The <Map> element encapsulates the document. Its attributes describe the map name as seen on the travel map, a native (Daggerfall-specific) type number, and a descriptive string. Of particular note is the HasDungeon attribute, denoting if the map contains dungeon data or not. This can also be derived by the existence of a <Dungeon> element, but the HasDungeon attribute helps in selectively parsing the XML file using a forward-only reader.
Both the <Location> and <Dungeon> tags encapsulate block layout on a 2D grid. Child <Block> elements describe the filename for each block, and its position on the grid. Now that we’ve seen how maps are laid out, let’s drill down into a block to see how it’s composed. In this case, we’re using GRVEAS15.RMB as it’s the only location block used to represent The Ashcroft Graveyard.
A single block XML file is a bit large to fit comfortably in this post. You can view the entire contents of GRVEAS15.RMB if you wish. The general block structure is as follows:
<Block Identifier="GRVEAS15.RMB"> <Records RecordCount="17"> ... </Records> <MiscMeshes Count="34"> ... </MiscMeshes> <MiscFlats Count="2"> ... </MiscFlats> <GroundPlane> ... </GroudPlane> </Block>
The <Block> element encapsulates all block data. <Records> describes general 3D objects populating the block, such as houses and temples. <MiscMeshes> are 3D clutter such as wagons, fountains, and fences. <MiscFlats> represent 2D clutter like cows, horses, shrubs, and statues. Finally, the <GroundPlane> element details the 16×16 texture square grid under each block. Every block is 4096×4096 world-space units in size, and the ground plane sits under this perfectly, each texture square being 256×256 world-space units.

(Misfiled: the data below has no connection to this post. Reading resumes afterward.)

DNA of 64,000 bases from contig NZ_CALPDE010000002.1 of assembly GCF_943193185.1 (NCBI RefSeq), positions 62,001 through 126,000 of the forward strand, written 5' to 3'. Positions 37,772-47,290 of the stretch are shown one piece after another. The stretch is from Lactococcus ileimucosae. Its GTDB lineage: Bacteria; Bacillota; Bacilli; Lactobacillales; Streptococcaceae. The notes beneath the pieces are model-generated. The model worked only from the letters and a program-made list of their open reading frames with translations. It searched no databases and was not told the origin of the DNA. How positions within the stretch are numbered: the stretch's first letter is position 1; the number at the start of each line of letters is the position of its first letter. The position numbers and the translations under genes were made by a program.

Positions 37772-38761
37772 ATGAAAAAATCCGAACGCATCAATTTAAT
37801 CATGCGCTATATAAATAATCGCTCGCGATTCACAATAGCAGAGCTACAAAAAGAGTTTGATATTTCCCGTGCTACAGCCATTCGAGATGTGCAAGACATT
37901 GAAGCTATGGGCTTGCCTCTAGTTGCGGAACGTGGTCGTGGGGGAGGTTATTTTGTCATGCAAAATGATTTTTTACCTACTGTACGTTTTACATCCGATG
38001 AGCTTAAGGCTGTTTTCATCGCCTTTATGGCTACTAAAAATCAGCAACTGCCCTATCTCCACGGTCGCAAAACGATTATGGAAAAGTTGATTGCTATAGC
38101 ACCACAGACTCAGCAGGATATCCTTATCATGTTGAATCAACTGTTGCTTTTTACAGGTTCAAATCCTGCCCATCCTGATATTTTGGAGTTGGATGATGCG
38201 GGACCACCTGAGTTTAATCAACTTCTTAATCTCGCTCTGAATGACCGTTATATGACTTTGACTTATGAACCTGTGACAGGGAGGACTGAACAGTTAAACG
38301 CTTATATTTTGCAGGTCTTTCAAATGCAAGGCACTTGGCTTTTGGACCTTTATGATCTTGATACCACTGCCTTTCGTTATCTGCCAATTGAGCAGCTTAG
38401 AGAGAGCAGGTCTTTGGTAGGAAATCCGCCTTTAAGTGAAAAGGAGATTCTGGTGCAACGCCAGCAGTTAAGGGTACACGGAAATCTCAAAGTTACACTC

So what does all this stuff actually mean? Taking the map XML file above, you could render individual components to visit The Ashcroft Graveyard just as it appears in the game. Map layouts range from 1×1 blocks, all the way up to 8×8 blocks for the largest areas such as Daggerfall City. Rendering large areas is just a matter of snapping all the blocks together and rendering their individual components.
Speaking of components, let’s go into the <Records> element in a little more detail. An individual record looks like this:
<Record RotateX="0" RotateY="0" RotateZ="0" TranslateX="-1536" TranslateY="0" TranslateZ="512"> <Meshes Count="1"> <Mesh Identifier="750" RotateX="0" RotateY="0" RotateZ="0" TranslateX="-24" TranslateY="0" TranslateZ="24"> </Mesh> </Meshes> <InsideMeshes Count="0"> </InsideMeshes> </Record>